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nificant, but they interested me strongly at the time; and, taken in connexion with the affecting ceremony which I had just witnessed, left a deeper impression on my mind than many circumstances of a more striking nature. I have passed through the place since, and visited the church again from a better motive than mere curiosity. It was a wintry evening; the trees were stripped of their foliage; the churchyard looked naked and mournful, and the wind rustled coldly through the dry grass. Evergreens, however, had been planted about the grave of the village favourite, and osiers were bent over it to keep the turf uninjured. . The church door was open, and I stepped in.— There hung the chaplet of flowers and the gloves, as on the day of the funeral: the flowers were withered, it is true, but care seemed to have been taken that no dust should soil their whiteness. I have seen many monuments, where art has exhausted its powers to awaken the sympathy of the spectator; but I have met with none that spoke more touchingly to my heart, than this simple, but delicate memento of departed innocence.

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THE ANGLER.

This day dame Nature seem'd in love,
The lusty sap began to move,
Fresh juice did stir th' embracing vines,
And birds had drawn their valentines.
The jealous trout that low did lie,
Rose at a well dissembled fly.
There stood my friend, with patient skill,
Attending of his trembling quill.

SIR H. WOTTON.

It is said that many an unlucky urchin is induced to run away from his family, and betake himself to a seafaring life, from reading the history of Robinson Crusoe ; and I suspect that, in like manner, many of those worthy gentlemen, who are given to haunt the sides of pastoral streams with angle-rods in hand, may trace the origin of their passion to the seductive pages of honest Izaak Walton. I recollect studying his “Complete Angler" several years since, in company with a knot of friends in America, and, moreover, that we were all completely bitten with the angling mania. It was early in the year; but as soon as the weather was auspicious, and that the spring began to melt into the verge of summer, we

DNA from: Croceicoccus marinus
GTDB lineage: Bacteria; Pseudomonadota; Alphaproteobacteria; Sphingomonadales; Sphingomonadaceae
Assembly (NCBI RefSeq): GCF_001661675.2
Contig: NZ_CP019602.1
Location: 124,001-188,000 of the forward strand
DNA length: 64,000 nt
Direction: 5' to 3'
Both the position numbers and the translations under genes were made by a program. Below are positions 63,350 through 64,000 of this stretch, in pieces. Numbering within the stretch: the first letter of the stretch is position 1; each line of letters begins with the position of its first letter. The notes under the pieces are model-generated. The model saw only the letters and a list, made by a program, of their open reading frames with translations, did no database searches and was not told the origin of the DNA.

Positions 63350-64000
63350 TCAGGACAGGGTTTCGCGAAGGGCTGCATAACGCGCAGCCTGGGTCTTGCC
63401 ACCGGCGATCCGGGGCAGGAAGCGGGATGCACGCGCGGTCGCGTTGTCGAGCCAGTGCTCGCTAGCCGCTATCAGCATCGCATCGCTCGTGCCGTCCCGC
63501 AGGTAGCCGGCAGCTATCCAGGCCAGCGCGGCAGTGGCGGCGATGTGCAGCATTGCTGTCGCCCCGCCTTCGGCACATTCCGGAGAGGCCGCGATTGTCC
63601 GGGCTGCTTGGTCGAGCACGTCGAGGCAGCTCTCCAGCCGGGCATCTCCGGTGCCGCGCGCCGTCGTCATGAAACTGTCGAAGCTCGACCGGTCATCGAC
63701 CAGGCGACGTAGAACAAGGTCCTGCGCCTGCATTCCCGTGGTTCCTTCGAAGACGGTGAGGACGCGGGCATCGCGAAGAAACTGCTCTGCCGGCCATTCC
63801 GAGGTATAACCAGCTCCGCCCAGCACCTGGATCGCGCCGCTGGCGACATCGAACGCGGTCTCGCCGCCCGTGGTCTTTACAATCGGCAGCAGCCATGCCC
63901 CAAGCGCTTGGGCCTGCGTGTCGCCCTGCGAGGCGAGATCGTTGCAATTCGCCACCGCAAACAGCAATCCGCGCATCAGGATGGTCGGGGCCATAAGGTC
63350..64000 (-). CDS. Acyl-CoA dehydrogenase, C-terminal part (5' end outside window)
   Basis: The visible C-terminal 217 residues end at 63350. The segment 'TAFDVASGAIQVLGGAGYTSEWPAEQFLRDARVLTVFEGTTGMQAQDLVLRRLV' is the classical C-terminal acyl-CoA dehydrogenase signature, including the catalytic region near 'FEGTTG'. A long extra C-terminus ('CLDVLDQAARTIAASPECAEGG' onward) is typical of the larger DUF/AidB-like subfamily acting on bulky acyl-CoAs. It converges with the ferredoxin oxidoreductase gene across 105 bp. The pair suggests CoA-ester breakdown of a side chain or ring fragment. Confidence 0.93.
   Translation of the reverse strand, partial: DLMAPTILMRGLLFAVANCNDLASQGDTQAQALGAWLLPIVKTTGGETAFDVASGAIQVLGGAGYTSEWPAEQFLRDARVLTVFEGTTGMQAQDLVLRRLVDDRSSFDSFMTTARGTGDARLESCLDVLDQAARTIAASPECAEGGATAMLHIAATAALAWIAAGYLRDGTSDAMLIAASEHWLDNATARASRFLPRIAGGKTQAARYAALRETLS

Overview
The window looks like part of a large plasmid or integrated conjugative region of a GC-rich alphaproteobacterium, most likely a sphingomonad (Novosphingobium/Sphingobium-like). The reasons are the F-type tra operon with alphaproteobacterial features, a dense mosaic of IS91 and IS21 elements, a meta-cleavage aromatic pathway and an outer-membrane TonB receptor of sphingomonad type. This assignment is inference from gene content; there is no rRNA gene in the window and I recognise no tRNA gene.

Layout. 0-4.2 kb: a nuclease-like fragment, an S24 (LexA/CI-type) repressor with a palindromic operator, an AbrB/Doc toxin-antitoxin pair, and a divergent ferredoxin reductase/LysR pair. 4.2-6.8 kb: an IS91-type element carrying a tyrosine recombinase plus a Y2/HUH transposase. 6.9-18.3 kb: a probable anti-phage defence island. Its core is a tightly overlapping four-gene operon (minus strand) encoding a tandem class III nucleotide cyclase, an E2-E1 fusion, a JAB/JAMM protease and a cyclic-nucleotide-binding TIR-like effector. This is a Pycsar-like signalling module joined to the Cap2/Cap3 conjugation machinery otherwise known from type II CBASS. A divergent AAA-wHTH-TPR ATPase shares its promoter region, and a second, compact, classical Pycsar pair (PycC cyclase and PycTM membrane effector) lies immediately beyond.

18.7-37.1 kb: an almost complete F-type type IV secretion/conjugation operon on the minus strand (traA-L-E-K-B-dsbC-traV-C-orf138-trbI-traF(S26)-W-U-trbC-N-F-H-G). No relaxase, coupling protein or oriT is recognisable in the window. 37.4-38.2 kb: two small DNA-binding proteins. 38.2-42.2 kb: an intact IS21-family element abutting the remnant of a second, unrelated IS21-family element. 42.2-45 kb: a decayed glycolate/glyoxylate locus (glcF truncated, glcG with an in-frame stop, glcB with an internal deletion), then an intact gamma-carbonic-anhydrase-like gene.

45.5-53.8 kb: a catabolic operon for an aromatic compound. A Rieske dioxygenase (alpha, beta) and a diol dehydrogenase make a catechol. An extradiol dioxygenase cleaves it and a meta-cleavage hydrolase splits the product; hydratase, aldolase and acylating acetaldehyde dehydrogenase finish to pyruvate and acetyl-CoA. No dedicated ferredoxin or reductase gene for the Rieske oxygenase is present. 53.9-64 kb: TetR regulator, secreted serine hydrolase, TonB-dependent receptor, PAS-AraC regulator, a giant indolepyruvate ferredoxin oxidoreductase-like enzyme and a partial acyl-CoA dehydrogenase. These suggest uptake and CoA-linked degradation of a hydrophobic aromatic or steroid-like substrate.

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took rod in hand, and sallied into the country, as stark mad as was ever Don Quixote from reading books of chivalry.

One of our party had equalled the Don in the fulness of his equipments; being attired cap-a-pie for the enterprise. He wore a broad-skirted fustian coat, perplesed with half a hundred pockets; a pair of stout shoes, and leathern gaiters; a basket slung on one side for fish; a patent rod; a landing-net, and a score of other inconveniencies only to be found in the true angler's armory. Thus harnessed for the field, he was as great a matter of stare and wonderment

among

the country folk, who had never seen a regular angler, as was the steel-clad hero of La Mancha

among

the goatherds of the Sierra Morena.

Our first essay was along a mountain brook, among the highlands of the Hudson-a most unfortunate place for the execution of those piscatory tactics which had been invented along the velvrt margins of quiet English rivulets. It was one of those wild streams that lavish, among our romantic solitudes, unheeded beauties, enough to fill the sketch-book of a hunter of the picturesque. Sometimes it would leap down rocky shelves, making small cascades over which the trees threw their broad balancing sprays; and long nameless weeds hung in fringes from the impending banks, dripping with diamond drops. Sometimes it would brawl and fret -along a ravine in the matted shade of a forest, filling it with murmurs; and after this termagant career, would steal forth into open day with the most placid de,

mure face imaginable; as I have seen some pestilent shrew of a housewife, after filling her home with uproar and ill-humour, come dimpling out of doors, swimming, and curtsying, and smiling upon all the world.

How smoothly would this vagrant brook glide, at such times, through some bosom of green meadow land, among the mountains; where the quict was only interrupted by the occasional tinkling of a bell from the lazy cattle among the clover, or the sound of a wood-cutter's axe from the neighbouring forest!

For my part, I was always a bungler at all kinds of sport that required either patience or adroitness, and had not angled above half an hour, before I had completely "satisfied the sentiment," and convinced myself of the truth of Izaak Walton's opinion, that angling is something like poetry-a man must be born to it. I hooked myself instead of the fish; tangled my line in every tree; lost my bait ; broke my rod; until I gave up the attempt in despair, and passed the day under the trees, reading old Izaak; satisfied that it was his fascinating vein of honest simplicity and rural feeling that had bewitched me, and not the passion for angling. My companions, however, were inore persevering in their delusion. I have them at this moment before my eyes, stealing along the border of the brook, where it lay open to the day, or was merely fringed by shrubs and bushes. I see the bittern rising with hollow scream, as they break in upon his rarely-invaded haunt; the kingfisher watching them suspiciously from his dry tree that

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